I showed up pretty late to the Valiant relaunch party, but it was impossible to ignore the hype surrounding the company. I’ve heard almost nothing but great things about their amazing titles from Bloodshot to Harbinger. X-O Manowar, Valiant’s flagship title and their first relaunched release, caught my attention and I resolved to buy the first trade paperback upon release. Though Shadowman is the only Valiant series I’ve read so far, I went in with high hopes for X-O. Without further ado, it’s time to look at X-O Manowar Volume 1: By the Sword.
X-O Manowar follows Aric of Dacia, a Visigoth warrior and enemy of the Roman Empire. Aric’s forces lose a battle against a superior Roman force and most of their families are captured as slaves. Soon, one of Aric’s trackers arrives believing he’s found a group of Romans, who are really a group of aliens known as The Vine. Despite a valiant effort by the Visigoths, most are slain or subdued; those that are spared are taken aboard the Vine ship and become slaves. Aric refuses to be kept down and spends years planning an escape, a mission that will change his life forever as he gains control of the sacred Manowar armor.
Our story is courtesy of writer Robert Venditti. The best thing he does is make us care about Aric’s struggle: we’re instantly taken in by this underdog who’s willing to attack Romans and aliens wielding laser guns and mechs, with nothing but his sword and his courage. We see Aric is a man who’d sacrifice everything for his homeland and his family, and it’s hard not to root for him on each page. I also think this is a pretty cool way to approach a “man out of time” story; I hate to make the comparison, but in general Captain America is the most famous character associated with this trope. Aric, however, faces an even wilder change as he’s missed sixteen centuries of history when he finally returns to Earth. Venditti gives us somne excellent scenes as Aric arrives in modern Rome, at first thinking he’s witnessing the Empire’s power only to realize that the world has moved on without him and his ancient enemies are nothing but dust.
The writing, however, isn’t perfect. I really wish we could’ve seen a few more scenes of Aric with his family, and perhaps see more characterization for his comrades. I’m guessing the series is attempting to establish Aric as a loner-hero, but I think his initial persona as a man who cares about his fellow Visigoths, and later humans in general, should’ve been explored more through his interaction with others. Perhaps overcoming his new loner tendencies will be explored in future story arcs, since I know he has an upcoming team-up with Ninjak.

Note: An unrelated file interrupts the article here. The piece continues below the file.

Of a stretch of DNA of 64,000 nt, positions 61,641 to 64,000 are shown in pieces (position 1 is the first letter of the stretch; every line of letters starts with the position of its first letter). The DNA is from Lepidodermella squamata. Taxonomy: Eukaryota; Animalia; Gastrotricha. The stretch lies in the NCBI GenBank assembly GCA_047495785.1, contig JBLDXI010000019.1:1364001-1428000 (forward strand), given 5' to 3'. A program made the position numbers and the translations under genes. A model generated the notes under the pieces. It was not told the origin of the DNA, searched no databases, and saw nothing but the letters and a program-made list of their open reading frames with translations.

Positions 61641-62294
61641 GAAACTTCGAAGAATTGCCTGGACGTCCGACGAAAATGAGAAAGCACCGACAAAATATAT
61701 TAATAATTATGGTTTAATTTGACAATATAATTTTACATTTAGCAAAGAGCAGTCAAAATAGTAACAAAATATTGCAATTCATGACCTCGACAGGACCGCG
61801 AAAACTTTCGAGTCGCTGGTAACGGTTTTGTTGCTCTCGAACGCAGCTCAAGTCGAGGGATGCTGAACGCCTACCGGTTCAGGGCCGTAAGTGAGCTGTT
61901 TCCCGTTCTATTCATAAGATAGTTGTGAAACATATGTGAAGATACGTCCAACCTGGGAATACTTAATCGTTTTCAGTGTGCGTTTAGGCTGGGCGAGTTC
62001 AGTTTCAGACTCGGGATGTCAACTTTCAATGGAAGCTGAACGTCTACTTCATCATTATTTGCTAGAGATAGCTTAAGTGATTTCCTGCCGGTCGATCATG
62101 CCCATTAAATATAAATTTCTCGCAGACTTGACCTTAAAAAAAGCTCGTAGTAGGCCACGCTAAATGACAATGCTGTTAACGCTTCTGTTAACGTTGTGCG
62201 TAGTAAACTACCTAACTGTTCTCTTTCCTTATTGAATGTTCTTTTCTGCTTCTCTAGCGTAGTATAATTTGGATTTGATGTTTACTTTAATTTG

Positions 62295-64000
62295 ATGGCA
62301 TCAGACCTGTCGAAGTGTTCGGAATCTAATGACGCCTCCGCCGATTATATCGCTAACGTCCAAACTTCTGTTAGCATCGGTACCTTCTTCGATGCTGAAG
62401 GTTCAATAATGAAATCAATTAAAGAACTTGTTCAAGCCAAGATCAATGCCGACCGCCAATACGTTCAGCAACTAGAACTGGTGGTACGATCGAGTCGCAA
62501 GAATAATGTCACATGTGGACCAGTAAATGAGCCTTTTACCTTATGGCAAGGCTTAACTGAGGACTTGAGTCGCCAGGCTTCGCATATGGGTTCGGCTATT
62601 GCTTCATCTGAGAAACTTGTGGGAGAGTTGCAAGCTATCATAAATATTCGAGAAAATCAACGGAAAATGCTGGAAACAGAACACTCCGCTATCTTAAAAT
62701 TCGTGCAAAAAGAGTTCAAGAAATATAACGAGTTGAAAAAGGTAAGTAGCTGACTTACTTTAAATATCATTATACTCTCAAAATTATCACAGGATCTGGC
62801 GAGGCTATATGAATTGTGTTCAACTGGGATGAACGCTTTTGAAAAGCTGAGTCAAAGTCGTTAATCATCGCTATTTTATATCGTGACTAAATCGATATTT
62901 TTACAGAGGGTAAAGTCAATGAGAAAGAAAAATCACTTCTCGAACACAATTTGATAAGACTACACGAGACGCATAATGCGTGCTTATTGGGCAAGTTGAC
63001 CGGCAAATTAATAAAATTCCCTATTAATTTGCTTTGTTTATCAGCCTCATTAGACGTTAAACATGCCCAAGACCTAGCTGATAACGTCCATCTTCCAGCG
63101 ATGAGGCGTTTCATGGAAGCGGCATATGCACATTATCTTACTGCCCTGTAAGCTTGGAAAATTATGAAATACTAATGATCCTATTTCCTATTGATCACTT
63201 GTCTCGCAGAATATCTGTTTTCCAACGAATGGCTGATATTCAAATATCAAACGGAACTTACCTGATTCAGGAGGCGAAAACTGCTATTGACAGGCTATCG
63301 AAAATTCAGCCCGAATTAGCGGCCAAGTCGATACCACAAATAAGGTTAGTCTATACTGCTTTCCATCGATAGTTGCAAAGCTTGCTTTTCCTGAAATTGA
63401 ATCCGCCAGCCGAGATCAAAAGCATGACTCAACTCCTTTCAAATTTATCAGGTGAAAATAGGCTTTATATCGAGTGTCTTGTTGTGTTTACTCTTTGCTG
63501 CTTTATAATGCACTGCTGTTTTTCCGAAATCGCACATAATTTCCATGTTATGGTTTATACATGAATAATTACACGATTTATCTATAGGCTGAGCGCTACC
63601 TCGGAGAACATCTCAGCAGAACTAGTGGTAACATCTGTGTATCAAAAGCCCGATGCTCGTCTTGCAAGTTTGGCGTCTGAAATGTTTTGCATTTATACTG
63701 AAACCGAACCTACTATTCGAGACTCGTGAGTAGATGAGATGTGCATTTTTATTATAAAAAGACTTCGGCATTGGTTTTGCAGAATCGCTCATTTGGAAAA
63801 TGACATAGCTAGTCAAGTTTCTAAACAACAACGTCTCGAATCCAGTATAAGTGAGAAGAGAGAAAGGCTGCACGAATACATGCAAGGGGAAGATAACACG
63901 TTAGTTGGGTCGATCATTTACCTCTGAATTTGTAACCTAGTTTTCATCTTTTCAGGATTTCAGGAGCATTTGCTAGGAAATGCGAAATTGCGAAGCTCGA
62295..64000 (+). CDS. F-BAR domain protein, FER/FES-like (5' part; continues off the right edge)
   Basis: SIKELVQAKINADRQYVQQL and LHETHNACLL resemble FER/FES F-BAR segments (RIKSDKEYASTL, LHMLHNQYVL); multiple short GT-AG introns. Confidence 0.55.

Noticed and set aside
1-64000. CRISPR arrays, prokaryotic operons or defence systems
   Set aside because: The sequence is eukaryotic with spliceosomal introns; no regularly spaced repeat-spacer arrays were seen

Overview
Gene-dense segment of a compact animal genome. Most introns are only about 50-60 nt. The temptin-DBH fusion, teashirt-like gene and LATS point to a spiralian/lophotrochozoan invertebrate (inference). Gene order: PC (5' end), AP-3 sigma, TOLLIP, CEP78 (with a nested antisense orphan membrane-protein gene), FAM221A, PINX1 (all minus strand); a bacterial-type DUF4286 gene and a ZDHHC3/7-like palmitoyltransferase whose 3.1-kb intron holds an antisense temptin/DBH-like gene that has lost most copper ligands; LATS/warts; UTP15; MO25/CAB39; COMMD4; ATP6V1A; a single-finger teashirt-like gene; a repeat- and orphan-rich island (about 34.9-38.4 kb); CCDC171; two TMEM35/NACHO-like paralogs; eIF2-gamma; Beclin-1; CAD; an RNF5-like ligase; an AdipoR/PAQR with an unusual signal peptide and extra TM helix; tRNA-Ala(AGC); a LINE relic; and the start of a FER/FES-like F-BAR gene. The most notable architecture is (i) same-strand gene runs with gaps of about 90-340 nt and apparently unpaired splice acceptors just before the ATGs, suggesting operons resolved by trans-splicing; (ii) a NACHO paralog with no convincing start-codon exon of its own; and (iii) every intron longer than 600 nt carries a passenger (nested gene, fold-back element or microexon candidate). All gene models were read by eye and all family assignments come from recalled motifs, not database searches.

Artist Cary Nord’s pencils form X-O’s focal point. His character models are fairly strong. As befits this sort of series, the battle scenes are exciting and wild; it’s pretty cool to see sword-wielding Visigoth warriors assaulting Vine troops armed with advanced technology. The drawings of The Vine themselves and their ships are quite good as well. I think Nord’s biggest downfall is the faces of his characters: there’s little variation between the human faces and their expressions are flat most times. Colorist Moose Baumann brings the art up to a higher standard with his muted palette in the earlier sections which gives way to brighter shades upon Aric’s arrival in the modern era. Setfano Gaudiano’s inking is similarly good and helps bring the artwork to a higher standard. Overall, I think the art is quite good.
X-O Manowar Volume 1: By The Sword is definitely an entertaining collection of comics. Though it’s only my second foray into the Valiant Universe I’m definitely feeling more connected to this continuity already. I think everyone should give this series a chance: I’m definitely glad I picked it up. The fusion of medieval action and science fiction is unlike any comic or graphic novel I’ve ever seen, so that alone sets this title apart. Additionally, this volume bears a low price tag of $9.99 and is thus a cheap place to start. The volume also includes a cool introduction and some alternate covers in the back, which are a nice bonus.
-enjoyable plotline set in multiple periods of time
-Aric, the protagonist, is instantly likable
-art is good overall
-secondary characters receive little to no characterization
-characters’ faces and facial expressions are fairly similar
Brett Simon is a twenty-three year old comic enthusiast. Thanks to X-O Manowar he’s got high hopes for when Venditti takes over Demon Knights next month.
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